In case of an error, mobileStorePurchaseError can be used with the purchase ID to find the details of the error, and then use the mobileStoreDisablePurchaseUpdates command to indicate that the purchase process is complete. This is not essential in all circumstances, but is good practice. mobileStoreDisablePurchaseUpdates is used in cases where the item is already owned by the user, or there is no item with the specified identifier in the store listing, or the user cancels the purchase. In case of payment being received, or the purchase being restored, the app can take action to finalize the purchase or the restoration process. This app permits multiple in-app purchases and we use the pProductID parameter with offerPurchasedProducts to find identify which in-app purchase is being being processed. We can then take appropriate action for the in-app purchase that is being purchased or restored, and use the mobileStoreConfirmPurchase command to confirm to Amazon that payment has been received, finalizing the in-app purchase process on the Amazon Appstore’s side.
The bundle identifier that you create the standalone application with, as specified in the standalone application settings, must match the bundle identifier tied to the in-app purchases in Amazon Appstore Developer Portal.
3. Handling in-app purchases once they have been purchased
The above step handles a purchase. In this app, we set a custom property to indicate to the app that the purchase has been made. With the non-consumable and the subscription purchase we set a custom property to true, but with the consumable in-app purchase, the user can purchase it as many times as they like. We increment a custom property to indicate how many times a purchase has been made.
We can now use these custom properties to take action based on the in-app purchases the user makes. Handling the in-app purchase process records the purchases with Amazon and transfers money. For this app, we are using the non-consumable purchase to change the background color of the stack and change the text of a field. The consumable purchase is used to make a graphic flash on and off briefly. The subscription purchase is used to change the color of a button.
For the non-consumable and the subscription purchase, we can use a setProp to implement this:
setProp cNonConsumablePurchased pValue set the cNonConsumablePurchased of this stack to pValue if pValue then set the backColor of this stack to "0,255,0" put "PURCHASED" into fld "purchased" else set the backColor of this stack to "255,255,255" end if end cNonConsumablePurchased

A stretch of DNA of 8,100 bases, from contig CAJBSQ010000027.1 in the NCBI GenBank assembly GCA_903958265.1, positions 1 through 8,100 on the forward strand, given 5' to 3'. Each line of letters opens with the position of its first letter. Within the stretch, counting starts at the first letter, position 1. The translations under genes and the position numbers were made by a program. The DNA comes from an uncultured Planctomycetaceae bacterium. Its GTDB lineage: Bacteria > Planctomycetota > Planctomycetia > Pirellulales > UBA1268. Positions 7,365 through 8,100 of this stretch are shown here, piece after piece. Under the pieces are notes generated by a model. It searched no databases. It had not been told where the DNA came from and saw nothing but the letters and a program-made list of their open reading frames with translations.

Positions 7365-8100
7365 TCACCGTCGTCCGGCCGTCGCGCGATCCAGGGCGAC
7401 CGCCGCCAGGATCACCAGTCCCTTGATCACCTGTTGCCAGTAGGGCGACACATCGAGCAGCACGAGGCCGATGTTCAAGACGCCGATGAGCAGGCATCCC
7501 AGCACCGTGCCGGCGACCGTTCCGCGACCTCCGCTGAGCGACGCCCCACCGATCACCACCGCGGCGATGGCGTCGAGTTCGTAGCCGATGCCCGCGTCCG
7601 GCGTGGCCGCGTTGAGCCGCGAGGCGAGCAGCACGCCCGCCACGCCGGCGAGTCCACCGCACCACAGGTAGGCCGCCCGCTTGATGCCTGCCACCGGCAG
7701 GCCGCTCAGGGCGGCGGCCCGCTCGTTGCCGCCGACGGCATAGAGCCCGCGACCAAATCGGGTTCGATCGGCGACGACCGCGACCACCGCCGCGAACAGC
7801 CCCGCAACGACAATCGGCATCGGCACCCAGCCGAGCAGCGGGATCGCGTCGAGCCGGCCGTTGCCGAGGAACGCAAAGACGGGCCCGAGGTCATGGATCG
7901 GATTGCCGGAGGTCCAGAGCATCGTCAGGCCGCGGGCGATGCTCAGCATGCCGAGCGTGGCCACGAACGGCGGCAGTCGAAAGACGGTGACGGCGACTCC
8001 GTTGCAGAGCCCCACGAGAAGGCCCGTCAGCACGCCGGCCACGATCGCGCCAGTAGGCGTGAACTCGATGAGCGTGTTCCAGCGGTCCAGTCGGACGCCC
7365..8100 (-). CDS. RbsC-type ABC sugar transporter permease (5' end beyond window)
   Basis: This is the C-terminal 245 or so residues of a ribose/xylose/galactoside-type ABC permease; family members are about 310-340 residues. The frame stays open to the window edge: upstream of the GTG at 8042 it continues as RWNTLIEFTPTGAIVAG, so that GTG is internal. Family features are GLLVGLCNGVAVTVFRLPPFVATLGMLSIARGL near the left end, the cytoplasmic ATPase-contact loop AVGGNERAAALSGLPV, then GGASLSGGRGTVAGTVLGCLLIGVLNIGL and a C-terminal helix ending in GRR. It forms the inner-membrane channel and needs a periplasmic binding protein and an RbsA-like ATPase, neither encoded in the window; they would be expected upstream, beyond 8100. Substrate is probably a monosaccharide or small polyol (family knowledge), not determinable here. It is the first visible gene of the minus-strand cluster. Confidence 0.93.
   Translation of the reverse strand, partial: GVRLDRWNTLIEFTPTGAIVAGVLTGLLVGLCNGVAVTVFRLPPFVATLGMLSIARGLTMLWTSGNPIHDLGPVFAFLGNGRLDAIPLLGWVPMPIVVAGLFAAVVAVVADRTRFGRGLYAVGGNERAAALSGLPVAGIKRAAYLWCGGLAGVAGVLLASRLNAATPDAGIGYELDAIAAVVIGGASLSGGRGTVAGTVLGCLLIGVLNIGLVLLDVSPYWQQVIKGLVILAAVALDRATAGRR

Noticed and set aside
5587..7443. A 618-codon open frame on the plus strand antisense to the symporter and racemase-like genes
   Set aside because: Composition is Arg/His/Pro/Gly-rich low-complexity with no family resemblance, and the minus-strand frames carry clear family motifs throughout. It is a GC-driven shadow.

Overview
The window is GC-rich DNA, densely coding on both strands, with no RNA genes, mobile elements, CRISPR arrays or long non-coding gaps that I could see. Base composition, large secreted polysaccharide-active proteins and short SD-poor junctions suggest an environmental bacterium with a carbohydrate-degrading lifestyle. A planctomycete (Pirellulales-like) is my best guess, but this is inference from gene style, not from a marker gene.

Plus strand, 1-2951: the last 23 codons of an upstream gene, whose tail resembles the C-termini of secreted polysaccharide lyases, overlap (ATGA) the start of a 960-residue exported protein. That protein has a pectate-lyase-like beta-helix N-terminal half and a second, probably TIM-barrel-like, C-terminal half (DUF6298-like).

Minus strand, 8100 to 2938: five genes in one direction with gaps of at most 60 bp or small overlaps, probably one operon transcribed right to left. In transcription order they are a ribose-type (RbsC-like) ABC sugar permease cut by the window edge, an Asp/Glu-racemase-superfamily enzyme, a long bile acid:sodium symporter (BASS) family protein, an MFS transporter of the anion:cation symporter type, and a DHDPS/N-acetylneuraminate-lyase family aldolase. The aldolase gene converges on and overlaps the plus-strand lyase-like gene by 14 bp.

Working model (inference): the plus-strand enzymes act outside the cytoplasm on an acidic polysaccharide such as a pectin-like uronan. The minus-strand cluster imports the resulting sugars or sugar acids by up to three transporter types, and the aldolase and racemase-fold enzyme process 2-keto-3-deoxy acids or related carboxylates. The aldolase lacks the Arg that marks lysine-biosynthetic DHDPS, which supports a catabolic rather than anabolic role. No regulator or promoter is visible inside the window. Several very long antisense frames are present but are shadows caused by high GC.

setProp cSubPurchased pValue set the cSubPurchased of this stack to pValue if pValue then set the backgroundColor of button "sub" to "0,0,255" end if end cSubPurchased
For the consumable purchase, we want the user to be able to activate it whenever they want rather than immediately. For this we use two handlers, a setProp and a button. The setProp indicates to the user how many consumable purchases they have remaining, and the button is used to consume and activate the consumable.
Our setProp will look like this:
setProp cConsumablesCount pValue set the cConsumablesCount of this stack to pValue put pValue into fld "consumablescount" end cConsumablesCount
And our button should have this code:
on mouseUp mobileStoreConsumePurchase("com.runrev.sampleapp.consumable") if the cConsumablesCount of this stack > 0 then set the cConsumablesCount of this stack to (the cConsumablesCount of this stack - 1) repeat with x = 1 to 10 wait 100 millisecs with messages if the backcolor of grc "consumablegrc" is "255,255,255" then set the backcolor of grc "consumablegrc" to "0,0,255" else set the backcolor of grc "consumablegrc" to "255,255,255" end if end repeat set the backcolor of grc "consumablegrc" to "255,255,255" else answer "you need to purchase a consumable first!" end if end mouseUp
This 'uses up' a consumable each time the user clicks the button, and only lets them carry out the action we want if they have purchased a consumable in the first place. The mobileStoreConsumePurchase command is called with the consumable product identifier. This command removes the consumable item from the user's inventory, so that it will not be contained in the list returned by mobileStorePurchasedProducts function.
4. Making purchases persistent
Our custom properties revert to whatever values they are at build-time, each time the app is closed. One could therefore assume that custom properties have to be saved explicitly, allowing us to re-load them every time the app is opened. This is not the case for non-consumable and subscription products. The app is no longer responsible to retaining what the user has bought. All the purchased items of this type (non-consumables and subscriptions\Pcan be restored, not only in the particular device where the app was installed, but in every device the user owns. This can be done using a “restore” button.
Note : As a general rule, consumable products cannot be restored. Therefore, the app should have a mechanism to "remember" the consumable purchases of the user. One simple way of doing this is simply to add some code to our setProps which writes the value of the custom property to a location outside of the .app bundle. For example, this could be an SQLite Database or a text file. In this case, we write a text file to the documents folder. We add the following handlers to our stack script and call them at the end of our setProps for each custom property as follows: